Alexander Hollaender’s Postwar Vision for Biology: Oak Ridge and Beyond [Book Review]

Journal of the History of Biology 39 (4):685 - 706 (2006)
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Abstract

Experimental radiobiology represented a long-standing priority for the U.S. Atomic Energy Commission (AEC), but organizational issues initially impeded the laboratory progress of this government-funded work: who would direct such interdisciplinary investigations and how? And should the AEC support basic research or only mission-oriented projects? Alexander Hollaender's vision for biology in the post-war world guided AEC initiatives at Oak Ridge, where he created and presided over the Division of Biology for nearly two decades (1947-1966). Hollaender's scheme, at once entrepreneurial and system-oriented, made good use of the unique resources provided by the AEC and by Oak Ridge's national laboratory setting, while at the same time it restructured wartime research practices to better reflect biologists' own priorities. Because Hollaender offered many academic experimental biologists a way of envisioning military-related patronage as integral - rather than antithetical - to their professional identities, his work provides an important lens through which to examine the early post-war intellectual and institutional development of radiobiology.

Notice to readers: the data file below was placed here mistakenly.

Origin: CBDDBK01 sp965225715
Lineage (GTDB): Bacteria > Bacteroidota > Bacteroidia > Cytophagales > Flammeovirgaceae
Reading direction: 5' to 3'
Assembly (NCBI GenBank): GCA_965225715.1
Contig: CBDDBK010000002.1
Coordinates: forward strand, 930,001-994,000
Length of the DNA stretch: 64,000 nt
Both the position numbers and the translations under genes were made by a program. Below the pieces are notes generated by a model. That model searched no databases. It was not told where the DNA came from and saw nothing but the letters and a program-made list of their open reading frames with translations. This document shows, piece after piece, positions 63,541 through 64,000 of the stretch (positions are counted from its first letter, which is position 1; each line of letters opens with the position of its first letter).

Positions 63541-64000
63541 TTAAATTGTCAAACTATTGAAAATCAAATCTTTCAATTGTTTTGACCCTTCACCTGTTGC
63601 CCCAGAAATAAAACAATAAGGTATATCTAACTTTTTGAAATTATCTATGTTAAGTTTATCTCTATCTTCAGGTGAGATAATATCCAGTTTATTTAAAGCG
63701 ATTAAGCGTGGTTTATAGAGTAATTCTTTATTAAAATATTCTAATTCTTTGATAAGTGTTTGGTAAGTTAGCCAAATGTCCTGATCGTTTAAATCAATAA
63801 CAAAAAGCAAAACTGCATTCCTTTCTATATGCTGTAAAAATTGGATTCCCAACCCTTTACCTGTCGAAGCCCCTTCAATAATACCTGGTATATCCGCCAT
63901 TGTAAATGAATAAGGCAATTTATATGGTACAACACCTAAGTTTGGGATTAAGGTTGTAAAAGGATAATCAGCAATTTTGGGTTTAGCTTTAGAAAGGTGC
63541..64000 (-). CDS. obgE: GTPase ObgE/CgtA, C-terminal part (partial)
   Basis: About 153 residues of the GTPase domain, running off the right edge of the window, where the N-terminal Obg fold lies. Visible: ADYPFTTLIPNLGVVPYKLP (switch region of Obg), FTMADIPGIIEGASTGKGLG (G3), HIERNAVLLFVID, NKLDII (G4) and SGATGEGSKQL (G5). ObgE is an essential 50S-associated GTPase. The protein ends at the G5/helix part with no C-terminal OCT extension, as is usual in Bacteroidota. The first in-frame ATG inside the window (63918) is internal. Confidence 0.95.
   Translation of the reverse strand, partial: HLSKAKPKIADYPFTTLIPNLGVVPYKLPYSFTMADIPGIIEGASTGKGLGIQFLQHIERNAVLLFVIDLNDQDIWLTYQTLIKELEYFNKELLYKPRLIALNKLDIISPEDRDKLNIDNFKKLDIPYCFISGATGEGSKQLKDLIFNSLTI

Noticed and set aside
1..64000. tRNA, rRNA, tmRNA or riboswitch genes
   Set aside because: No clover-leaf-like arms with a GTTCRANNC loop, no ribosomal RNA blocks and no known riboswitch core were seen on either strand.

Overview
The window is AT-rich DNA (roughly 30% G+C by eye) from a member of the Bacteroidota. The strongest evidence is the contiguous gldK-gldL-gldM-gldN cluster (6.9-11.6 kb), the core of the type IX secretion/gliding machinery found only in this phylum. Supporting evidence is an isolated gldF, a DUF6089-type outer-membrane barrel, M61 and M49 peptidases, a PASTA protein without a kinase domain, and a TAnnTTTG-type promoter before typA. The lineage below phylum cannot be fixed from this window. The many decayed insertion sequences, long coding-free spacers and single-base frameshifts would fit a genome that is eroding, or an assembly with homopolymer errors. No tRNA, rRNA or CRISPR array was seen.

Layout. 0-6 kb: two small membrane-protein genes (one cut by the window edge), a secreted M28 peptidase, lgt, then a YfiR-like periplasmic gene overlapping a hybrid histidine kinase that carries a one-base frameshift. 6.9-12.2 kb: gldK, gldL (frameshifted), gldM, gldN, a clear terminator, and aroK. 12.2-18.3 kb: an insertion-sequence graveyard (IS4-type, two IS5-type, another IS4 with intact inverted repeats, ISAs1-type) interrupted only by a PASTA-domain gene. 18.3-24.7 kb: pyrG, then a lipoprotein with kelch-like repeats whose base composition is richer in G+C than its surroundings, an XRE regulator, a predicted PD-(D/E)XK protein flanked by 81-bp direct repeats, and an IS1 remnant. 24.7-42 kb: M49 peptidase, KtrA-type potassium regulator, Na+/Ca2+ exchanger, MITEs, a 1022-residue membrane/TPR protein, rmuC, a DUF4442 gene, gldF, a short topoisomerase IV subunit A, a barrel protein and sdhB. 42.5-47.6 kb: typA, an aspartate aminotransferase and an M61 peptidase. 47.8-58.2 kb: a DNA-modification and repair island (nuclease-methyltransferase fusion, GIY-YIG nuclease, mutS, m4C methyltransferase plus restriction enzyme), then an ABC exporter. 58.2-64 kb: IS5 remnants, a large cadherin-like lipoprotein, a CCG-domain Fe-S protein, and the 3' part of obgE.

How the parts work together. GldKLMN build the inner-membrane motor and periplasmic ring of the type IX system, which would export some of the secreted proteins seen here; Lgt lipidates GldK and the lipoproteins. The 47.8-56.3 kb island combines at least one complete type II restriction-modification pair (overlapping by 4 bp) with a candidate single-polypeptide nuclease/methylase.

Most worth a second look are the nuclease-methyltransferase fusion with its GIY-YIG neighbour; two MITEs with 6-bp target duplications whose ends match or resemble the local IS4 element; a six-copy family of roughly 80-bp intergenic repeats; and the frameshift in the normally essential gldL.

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Citations of this work

Phosphorus-32 in the Phage Group: radioisotopes as historical tracers of molecular biology.Angela N. H. Creager - 2009 - Studies in History and Philosophy of Science Part C: Studies in History and Philosophy of Biological and Biomedical Sciences 40 (1):29-42.
Radiation Risk in Cold War Mexico: Local and Global Networks.Ana Barahona - 2022 - NTM Zeitschrift für Geschichte der Wissenschaften, Technik und Medizin 30 (2):245-270.

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